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Satellite Tracking

Why did animal X stop transmitting?

Juvenile Green Turtles in Northwest Florida

A project of Florida Cooperative Fish & Wildlife Research Unit in conjunction with the partners and sponsors detailed below.

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NameSpeciesLife StageRelease DateLast LocationDays Transmitted
Bernie Green TurtleJuvenile2004-01-152004-04-0682
Carl Green TurtleJuvenile2004-01-152004-08-07205
Donnie Green TurtleJuvenile2004-01-152004-08-14212
Mark Green TurtleJuvenile2004-01-152004-04-24100

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Temperature is one of the most important and influential factors when considering the ecology of reptilian species. Reptiles, such as sea turtles, depend on ambient temperature to regulate their body?s core temperature. For the past three years, decreases in water temperatures in the northern Gulf of Mexico have caused hypothermic stranding events along the Florida Panhandle. The presence of juvenile turtles in these waters during this time of year suggests that these turtles overwinter in this area and enter a torpid state once water temperatures decrease below an unspecified threshold temperature. Once the water temperatures dropped even further, hypothermic stunning ensues and the turtles are not able to maintain their torpid state. Further research is needed to fully understand the behavior of juvenile sea turtles as water temperatures decrease. Population models have suggested that the most crucial stages for sea turtle population recovery include juveniles and fully understanding their complete life strategies are key to conserving these endangered and threatened species.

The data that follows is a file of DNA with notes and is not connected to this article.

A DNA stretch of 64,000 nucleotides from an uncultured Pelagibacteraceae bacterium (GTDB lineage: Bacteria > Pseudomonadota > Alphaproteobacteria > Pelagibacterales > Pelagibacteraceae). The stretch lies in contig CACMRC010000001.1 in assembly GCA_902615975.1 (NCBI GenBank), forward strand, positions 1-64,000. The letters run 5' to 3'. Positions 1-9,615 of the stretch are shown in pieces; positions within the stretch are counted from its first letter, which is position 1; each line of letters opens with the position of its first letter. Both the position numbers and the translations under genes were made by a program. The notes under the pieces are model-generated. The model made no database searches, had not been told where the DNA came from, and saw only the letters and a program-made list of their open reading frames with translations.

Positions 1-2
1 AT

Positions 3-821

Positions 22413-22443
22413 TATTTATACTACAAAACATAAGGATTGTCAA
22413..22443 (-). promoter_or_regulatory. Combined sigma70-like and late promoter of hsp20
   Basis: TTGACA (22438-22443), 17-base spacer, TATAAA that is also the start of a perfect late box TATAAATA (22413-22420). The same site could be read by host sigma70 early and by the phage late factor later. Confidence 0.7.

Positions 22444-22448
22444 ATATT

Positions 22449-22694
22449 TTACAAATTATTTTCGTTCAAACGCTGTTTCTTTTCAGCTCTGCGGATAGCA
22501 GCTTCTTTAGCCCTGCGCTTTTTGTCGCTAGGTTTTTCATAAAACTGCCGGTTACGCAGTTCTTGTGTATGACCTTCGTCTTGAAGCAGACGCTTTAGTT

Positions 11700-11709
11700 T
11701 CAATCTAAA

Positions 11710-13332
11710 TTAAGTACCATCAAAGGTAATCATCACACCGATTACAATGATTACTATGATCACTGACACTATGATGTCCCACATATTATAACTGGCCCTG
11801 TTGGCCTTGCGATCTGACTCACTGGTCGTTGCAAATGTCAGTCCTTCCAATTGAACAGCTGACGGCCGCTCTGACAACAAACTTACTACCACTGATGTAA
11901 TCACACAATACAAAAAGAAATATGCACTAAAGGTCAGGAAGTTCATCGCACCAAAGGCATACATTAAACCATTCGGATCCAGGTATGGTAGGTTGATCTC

In January of 2004, satellite and sonic transmitters were deployed on four juvenile green turtles from St. Joseph Bay, Florida. These turtles ranged from 32 cm to 54 cm straight carapace length. All turtles were found stranded in St. Joseph Bay on January 11th due to abnormally low water temperatures of about 10C. Turtles were taken to a rehabilitation facility and then released on January 15th. We will track the movements of these juveniles to examine their overwintering habits, as well as their ability to recover from stranding caused by hypothermic stunning.

Project Partners

This project is conducted by the Florida Cooperative Fish & Wildlife Research Unit at the University of Florida. Assistance has been provided by University of Central Florida Marine Turtle Research Group, as well as the Southwest Fisheries Science Center of the National Marine Fisheries Service.



Project Sponsors

Financial support has been provided by the Florida Marine Turtle Grant, Project AWARE Foundation, and the Natural Resources Division of Eglin Air Force Base. Special thanks to BAE Personnel at Site D3 on Cape San Blas!


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